FrankBlackFrancis – S/T 2xCD

Whilst the Pixies’ reunification this year has been heralded as some kind of second coming, so far it’s only really been about consolidating a legacy, collecting just financial deserts, and trotting through the “hits” with the gusto of a band now loved in the present, not lost in the past. However, without any new material to speak of – unlike say the similarly reformed American Music Club or Mission of Burma – aside from an iTunes-only Kim Deal song “Bam Thwok” and a contribution to the current Warren Zevon tribute album – this “second coming” is still playing it stubbornly safe. And with the Pixies back catalogue barrel supposedly drained to its last drop with 4AD’s recent best-of compilation and DVD, the creative inertia is tangible and the pressure is clearly on Frank Black to extend his Pixies song canon. However, this oddly juxtaposed 2xCD affair of very old and relatively new solo recordings suggests that Frank Black has been slowly edging himself back into being “Black Francis” in anticipation of extending the Pixies revival beyond just sold-out arena tours.

Disc one of this set, Black Francis – Demo, is the oldest of Black’s known recordings, at least in releasable form. A rudimentary one man and his guitar “producer’s reference” demo cut in 1987, the day before the Pixies laid-down the legendary Purple Tape, which became 1987’s Come on Pilgrim debut mini-LP and 2002’s self-titled archival release on spinART and Cooking Vinyl. Listening to a more hirsute and svelte Black rip through songs the Pixies would later record and release all the way up to the group’s 1991 swansong Trompe Le Monde, with little more than tape hiss and an acoustic guitar to accompany him, is an engrossing trip. It’s amazing to hear just how fully formed the songs were; Black even chips in the odd verbal instructions to producer Gary Smith about how/when the rest of the band should add in their distinctive parts, showing that his dictatorial approach was largely worthwhile. Consequently though, there aren’t too many surprises here, and nothing really surpasses the finished band versions. Though fans will drool over of the previously unreleased “Boom Chickaboom” in all its ragged 50s rockabilly-folk fuzz and several performances do really set the speakers on fire (notably “The Holiday Song,” “Rock a My Soul,” and “Subbacultcha”).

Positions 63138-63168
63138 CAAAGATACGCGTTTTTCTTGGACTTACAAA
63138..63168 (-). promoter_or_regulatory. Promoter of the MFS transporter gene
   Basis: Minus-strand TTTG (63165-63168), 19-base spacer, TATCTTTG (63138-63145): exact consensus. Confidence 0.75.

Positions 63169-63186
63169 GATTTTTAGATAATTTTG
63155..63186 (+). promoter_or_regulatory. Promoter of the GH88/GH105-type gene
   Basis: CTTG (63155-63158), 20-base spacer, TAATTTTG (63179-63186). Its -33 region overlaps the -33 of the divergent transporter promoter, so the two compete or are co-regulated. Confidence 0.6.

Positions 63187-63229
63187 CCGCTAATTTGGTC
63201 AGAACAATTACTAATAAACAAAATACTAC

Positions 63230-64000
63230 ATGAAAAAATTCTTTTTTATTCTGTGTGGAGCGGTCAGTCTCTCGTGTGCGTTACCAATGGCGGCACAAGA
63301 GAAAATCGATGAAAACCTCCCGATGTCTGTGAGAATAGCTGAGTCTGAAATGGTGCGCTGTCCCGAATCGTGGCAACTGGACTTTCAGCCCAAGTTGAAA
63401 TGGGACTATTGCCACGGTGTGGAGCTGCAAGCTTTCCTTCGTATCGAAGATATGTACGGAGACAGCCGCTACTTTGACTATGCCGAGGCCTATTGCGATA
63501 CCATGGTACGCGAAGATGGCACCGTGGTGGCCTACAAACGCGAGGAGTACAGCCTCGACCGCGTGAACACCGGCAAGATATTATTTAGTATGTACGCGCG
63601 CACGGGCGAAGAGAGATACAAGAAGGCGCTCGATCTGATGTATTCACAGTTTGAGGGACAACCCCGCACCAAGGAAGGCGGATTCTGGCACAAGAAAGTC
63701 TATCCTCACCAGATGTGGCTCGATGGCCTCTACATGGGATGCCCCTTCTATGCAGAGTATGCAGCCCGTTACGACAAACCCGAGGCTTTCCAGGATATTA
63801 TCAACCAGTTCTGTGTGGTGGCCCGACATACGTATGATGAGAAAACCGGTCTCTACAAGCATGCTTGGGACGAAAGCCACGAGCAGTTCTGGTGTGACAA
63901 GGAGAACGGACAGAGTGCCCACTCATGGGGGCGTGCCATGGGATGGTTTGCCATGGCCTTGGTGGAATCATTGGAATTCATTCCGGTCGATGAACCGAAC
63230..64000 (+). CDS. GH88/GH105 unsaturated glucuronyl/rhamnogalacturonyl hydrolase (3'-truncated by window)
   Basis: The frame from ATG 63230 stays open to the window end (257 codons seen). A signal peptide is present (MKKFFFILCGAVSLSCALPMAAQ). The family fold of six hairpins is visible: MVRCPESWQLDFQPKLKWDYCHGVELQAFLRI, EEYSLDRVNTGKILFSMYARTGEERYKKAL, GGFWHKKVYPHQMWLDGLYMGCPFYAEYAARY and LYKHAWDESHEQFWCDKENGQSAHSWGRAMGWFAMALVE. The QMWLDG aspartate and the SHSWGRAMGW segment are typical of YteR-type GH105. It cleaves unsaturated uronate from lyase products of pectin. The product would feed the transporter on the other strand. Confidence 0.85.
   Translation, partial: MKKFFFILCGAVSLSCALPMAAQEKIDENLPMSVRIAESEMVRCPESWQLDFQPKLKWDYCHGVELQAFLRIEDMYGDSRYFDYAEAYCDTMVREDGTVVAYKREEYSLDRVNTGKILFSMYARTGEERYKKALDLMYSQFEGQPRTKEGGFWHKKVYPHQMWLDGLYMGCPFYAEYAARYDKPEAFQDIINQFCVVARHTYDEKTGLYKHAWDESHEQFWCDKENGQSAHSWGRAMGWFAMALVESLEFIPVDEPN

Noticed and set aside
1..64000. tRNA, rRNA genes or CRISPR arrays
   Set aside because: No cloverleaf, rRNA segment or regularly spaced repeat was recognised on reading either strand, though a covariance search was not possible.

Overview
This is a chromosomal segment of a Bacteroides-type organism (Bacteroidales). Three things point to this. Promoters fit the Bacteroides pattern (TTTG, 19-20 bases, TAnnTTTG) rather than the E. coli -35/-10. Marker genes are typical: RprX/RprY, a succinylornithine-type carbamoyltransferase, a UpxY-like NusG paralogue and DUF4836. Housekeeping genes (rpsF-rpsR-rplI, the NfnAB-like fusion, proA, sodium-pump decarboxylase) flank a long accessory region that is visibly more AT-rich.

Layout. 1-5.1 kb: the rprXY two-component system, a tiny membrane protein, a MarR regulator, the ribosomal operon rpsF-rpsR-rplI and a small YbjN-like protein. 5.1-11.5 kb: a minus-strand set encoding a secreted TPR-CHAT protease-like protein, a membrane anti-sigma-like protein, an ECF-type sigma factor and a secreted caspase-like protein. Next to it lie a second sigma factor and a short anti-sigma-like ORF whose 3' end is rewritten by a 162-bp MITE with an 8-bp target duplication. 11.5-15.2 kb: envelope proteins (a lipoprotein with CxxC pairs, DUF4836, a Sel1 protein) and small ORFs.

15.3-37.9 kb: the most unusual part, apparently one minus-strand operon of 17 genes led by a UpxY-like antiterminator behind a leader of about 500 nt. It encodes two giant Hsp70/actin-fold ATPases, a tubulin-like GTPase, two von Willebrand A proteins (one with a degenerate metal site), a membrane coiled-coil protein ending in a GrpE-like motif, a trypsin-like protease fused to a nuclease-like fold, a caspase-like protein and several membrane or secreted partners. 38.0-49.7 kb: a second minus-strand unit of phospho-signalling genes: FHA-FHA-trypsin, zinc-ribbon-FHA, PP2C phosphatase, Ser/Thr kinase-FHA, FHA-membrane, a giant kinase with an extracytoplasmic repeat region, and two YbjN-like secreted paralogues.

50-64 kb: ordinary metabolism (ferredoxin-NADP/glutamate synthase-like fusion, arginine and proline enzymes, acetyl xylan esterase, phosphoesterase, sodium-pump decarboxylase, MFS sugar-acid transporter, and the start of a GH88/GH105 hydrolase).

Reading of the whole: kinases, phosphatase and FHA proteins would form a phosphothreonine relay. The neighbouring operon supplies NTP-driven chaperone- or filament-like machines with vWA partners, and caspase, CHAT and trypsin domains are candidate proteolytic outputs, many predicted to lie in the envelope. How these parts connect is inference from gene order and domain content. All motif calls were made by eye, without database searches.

Disc 2, Frank Black Francis – Treated, is, however, far less guaranteed of instant Pixies fan-approval. Opting to re-record 13 Pixies songs with the accompaniment of Andy Diagram and Keith Moliné (otherwise known as David ‘Pere Ubu’ Thomas’ backing duo, Two Pale Boys) is by Black’s own sleeve-noted admission, “messing with the gospel.” Transposing Pixies standards into the Two Pale Boys’ avant-garde pop world is certainly a risk, but it’s a risk that is courageously worth taking. Moreover, it’s better that Frank Black disembowels his own songs rather some horrid remixers or some snotty upstarts looking to cop some retro credo.

Some remoudlings work astonishingly well; “Caribou,” “Nimrod’s Son,” and “Levitate Me” sound great as Tom Waits-meets-Tortoise space-rock baroque numbers with Diagram’s well-deployed brass adornments and Black’s emphatic vocals. “Into the White,” previously sung by Kim Deal, works fittingly as a gender-realigned blues mangle, and “Velouria” becomes an oddly touching torch-ballad. Things get stranger and a little more strained with the Mariachi brass swing through “The Holiday Song” and on the closing 15-minute lo-fi deconstruction/demolition of “Planet of Sound”. Throughout this second disc, Black’s vocals are notably stronger and his lyrics more clearly entertaining than they’ve been on any of his recent solo albums, but then he is working with stronger source material this time around. A few things don’t make the grade of course. The electronic doodling on “Where is My Mind?” is rather ill-fitting, “Subbacultcha” is done no favours with its cod-afro-beat make-over, and the new version of “Wave of Mutilation” tries to be spooky but comes across as just a poor cousin of the Pixies’ own slow-mo B-side rendering.

Overall, what could have been yet another cash-cow milker actually turns out to be a curious and compelling piece of therapy for Frank Black as a writer and performer. Hopefully by joining up – as he has done here – his multiple pre/past/post/current Pixies personas he can re-summon the songwriting magic he lost over a decade ago -which makes the prospect of a new Pixies album in 2005 a far less daunting prospect for us all. The pressure is still on, but at least the life signs are the best they’ve been in aeons for this erstwhile mercurial master of the strange and the sublime.